# Stochastic gradient estimation

## Outline

### Topics

- Stochastic gradient estimation problem
- Push-out estimator (also known as “reparameterization trick”)
- Subsampling

### Rationale

To optimize our variational objective \(L\) using SGD, we need to construct an unbiased estimator of the gradient of \(L\).

We review one particularly effective method to do so, coming from the operations research literature, the push-out estimator Rubinstein, 1992. It is called the “reparameterization trick” in the machine learning literature.

## Variational inference objective

**Recall,** our VI objective function is \[\begin{align*}
L(\phi) &= \int q_\phi(x) \left[ \log q_\phi(x) - \log \gamma(x) \right] \mathrm{d}x \\
&= \mathbb{E}_\phi\left[ \log q_\phi(X) - \log \gamma(X) \right],
\end{align*}\] where we use write a subscript \(\phi\) on \(\mathbb{E}_\phi[\cdot]\) to emphasize that the expectation is with respect to a distribution \(q_\phi\) that depends on \(\phi\).

## Generic gradient estimation setup

To make notation cleaner, we abstract out the problem to:

**Definition:** the stochastic gradient estimation problem consists in finding an unbiased estimator for the gradient of \(\mathbb{E}_\phi[h(\phi, X)],\) where \(X \sim q_\phi\).

**Example:** for VI, \(h(\phi, x) = \log q_\phi(x) - \log \gamma(x)\).

## Difficulty

**Find the most serious error** in the buggy argument below:

\[\begin{align*} \nabla \mathbb{E}_\phi[h(\phi, X)] &= \mathbb{E}_\phi[\nabla h(\phi, X)] \;\;\text{(interchange of $\nabla$ and $\mathbb{E}$)} \\ &\approx \underbrace{ \frac{1}{M} \sum_{m=1}^M \nabla h(\phi, X^{(m)})}_{\text{broken stochastic gradient estimator}} \;\;\text{(simple Monte Carlo)}. \end{align*}\]

- Product rule on \(q_\phi(x) \log q_\phi(x)\) leads to a missing term.
- One can never interchange \(\nabla\) and \(\mathbb{E}\).
- Simple Monte Carlo cannot be applied because \(q\) is intractable.
- Simple Monte Carlo cannot be applied because of some other reason.
- None of the above.

Correct answer is 1. Recall the product rule is \((u v)' = u' v + u v'\).

Regarding 2: while the interchange needs to be justified mathematically, it does hold under certain conditions for example when the function \(h\) is bounded and differentiable everywhere, see 547C lecture notes, Section 6.8 for more details.

Here is the details of where the missing term comes from (assuming interchange is justified):

\[\begin{align*} \nabla \mathbb{E}_\phi[ h(\phi, X)] &= \nabla \int q_\phi(x) h(\phi, x) \mathrm{d}x \\ &= \int \nabla[q_\phi(x) h(\phi, x)] \mathrm{d}x \\ &= \underbrace{\int q_\phi(x) \nabla h(\phi, x) \mathrm{d}x}_{\mathbb{E}_\phi[\nabla h(\phi, X)]} + \underbrace{\int h(\phi, x) \nabla q_\phi(x) \mathrm{d}x.}_\text{term missing in the above "broken estimator"} \end{align*}\]

Note the missing term is “annoying” because it no longer has the \(q_\phi(x)\) factor making it less straightforward to write as an expectation and hence approximated using simple Monte Carlo.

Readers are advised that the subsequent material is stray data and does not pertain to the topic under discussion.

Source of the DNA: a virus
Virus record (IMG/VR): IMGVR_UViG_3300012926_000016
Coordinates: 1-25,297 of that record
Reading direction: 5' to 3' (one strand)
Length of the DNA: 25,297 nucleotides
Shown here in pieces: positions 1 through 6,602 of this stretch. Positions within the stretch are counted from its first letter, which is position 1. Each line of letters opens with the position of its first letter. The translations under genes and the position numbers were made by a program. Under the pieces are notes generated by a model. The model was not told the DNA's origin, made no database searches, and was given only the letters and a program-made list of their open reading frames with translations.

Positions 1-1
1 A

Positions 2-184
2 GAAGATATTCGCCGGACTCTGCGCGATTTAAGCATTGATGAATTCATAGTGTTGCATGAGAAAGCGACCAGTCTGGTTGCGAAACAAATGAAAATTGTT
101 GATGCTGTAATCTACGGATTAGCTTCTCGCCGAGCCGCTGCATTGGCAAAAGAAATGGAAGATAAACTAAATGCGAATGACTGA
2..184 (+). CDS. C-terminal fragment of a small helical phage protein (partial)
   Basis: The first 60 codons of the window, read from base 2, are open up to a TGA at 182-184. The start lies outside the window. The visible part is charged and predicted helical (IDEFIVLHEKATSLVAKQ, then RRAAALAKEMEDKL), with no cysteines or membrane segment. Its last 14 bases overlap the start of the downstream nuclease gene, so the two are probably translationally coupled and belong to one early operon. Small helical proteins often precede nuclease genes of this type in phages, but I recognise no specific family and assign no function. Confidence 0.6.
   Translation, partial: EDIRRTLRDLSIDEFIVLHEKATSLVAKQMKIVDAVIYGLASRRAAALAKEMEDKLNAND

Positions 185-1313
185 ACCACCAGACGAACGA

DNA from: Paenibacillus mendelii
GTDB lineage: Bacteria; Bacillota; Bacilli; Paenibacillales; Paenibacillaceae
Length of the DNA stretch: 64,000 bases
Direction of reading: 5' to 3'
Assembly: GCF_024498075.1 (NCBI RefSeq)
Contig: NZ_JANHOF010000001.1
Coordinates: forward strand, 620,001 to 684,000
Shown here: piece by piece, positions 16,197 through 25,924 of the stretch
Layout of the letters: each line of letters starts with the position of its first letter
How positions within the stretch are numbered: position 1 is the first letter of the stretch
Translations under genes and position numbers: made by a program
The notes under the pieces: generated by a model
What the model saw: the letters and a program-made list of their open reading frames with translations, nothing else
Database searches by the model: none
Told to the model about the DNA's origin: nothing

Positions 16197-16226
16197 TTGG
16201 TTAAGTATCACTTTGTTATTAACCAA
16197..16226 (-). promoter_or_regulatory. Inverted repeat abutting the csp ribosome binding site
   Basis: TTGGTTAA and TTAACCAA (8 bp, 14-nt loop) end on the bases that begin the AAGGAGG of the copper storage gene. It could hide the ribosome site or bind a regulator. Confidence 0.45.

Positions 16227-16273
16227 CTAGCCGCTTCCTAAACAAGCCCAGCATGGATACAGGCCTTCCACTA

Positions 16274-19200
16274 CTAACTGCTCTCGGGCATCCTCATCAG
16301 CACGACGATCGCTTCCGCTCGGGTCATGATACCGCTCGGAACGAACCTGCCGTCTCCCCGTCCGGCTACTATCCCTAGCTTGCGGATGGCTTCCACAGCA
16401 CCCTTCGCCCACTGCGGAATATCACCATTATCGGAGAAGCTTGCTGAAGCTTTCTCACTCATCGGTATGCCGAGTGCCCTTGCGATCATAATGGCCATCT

## Solution: reparameterization

**Idea:** move the parts of \(q\) that depend on \(\phi\) into \(h\) via reparametrization.

**Example:**

- suppose \(\{q_\phi\}\) is a normal family, so \(\phi = (\mu, \sigma^2)\).
- Note:
- if \(S \sim \mathcal{N}(0, 1)\) is standard normal,
- then \(\sigma S + \mu \sim \mathcal{N}(\mu, \sigma^2)\)
- hence: \[\mathbb{E}_\phi[h(\phi, X)] = \mathbb{E}[h(\phi, \sigma S + \mu)].\]

- Notice that on the right-hand side, the distribution with respect to which we take the expectation no longer depends on \(\phi\)!

**General method:** (“push-out estimator” or “reparameterization trick”)

- if for all \(\phi\), \(X_\phi \sim q_\phi\)…
- …you can write \(X_\phi = f(S, \phi)\)
- for some random variable \(S\)

- and function \(f(s, \phi)\) (e.g., \(f(s, \phi) = \sigma s + \mu\) in the normal case),
^{1}

- for some random variable \(S\)
- then:

\[\begin{align*} \nabla \mathbb{E}_\phi[h(\phi, X)] &= \nabla \mathbb{E}[h(\phi, f(S, \phi))] \\ &= \mathbb{E}[\nabla\{h(\phi, f(S, \phi))\}] \;\;\text{(assuming Leibniz integral rule applies)} \\ &\approx \frac{1}{M} \sum_{m=1}^M \nabla\{h(\phi, f(S^{(m)}, \phi))\}. \end{align*}\]

Finally, one typically use reverse mode autodiff to compute \(\nabla\{h(\phi, f(S^{(m)}, \phi))\}\).

## Subsampling

- Often (but not always), the function \(h\) be written as: \[h(\phi, x) = \sum_{i=1}^N h_i(\phi, x),\]
- example: when the data is i.i.d. (recall we are in log space, \(h(\phi, x) = \log q_\phi(x) - \log \gamma(x)\))
- \(N\) is then the number of data points

- When \(N\) is large “sub-sampling” will tradeoff:
- computationally cheaper gradient…
- …at the cost of more noise (variance) and hence more SGD iterations \(t\) needed.

**Idea:**sub-sampling consists in- sampling one term (data point) \(I \sim {\mathrm{Unif}}\{1, 2, \dots, N\}\)
- computing unbiased estimate \(\hat G_I\) for the random term
- debiasing by returning \(N \hat G_I\)

**Property:** the subsampling estimator \(N \hat G_I\) is unbiased provided for each \(i\), \(\hat G_i\) is unbiased.

**Proof:**

\[\begin{align*} \mathbb{E}[N \hat G_I] &= N \mathbb{E}[ \mathbb{E}[\hat G_I|I]] \;\;\text{(law of total expectation)} \\ &= N \sum_{i=1}^N \frac{1}{N} \mathbb{E}[\hat G_i] \\ &= \sum_{i=1}^N \mathbb{E}[\hat G_i]. \end{align*}\]

**Mini-batching:** this idea can be extended to picking a small subset of points (typically, the maximum that can fit in the GPU memory).

## References

See Mohamed et al, 2020, Monte Carlo Gradient Estimation in Machine Learning, JMLR.

## Footnotes

Typically, in order for the interchange of gradient and expectation to hold, \(f\) has to be differentiable

*everywhere*(not just almost everywhere, see e.g., Stat 547C notes, section 6.8 for an example).↩︎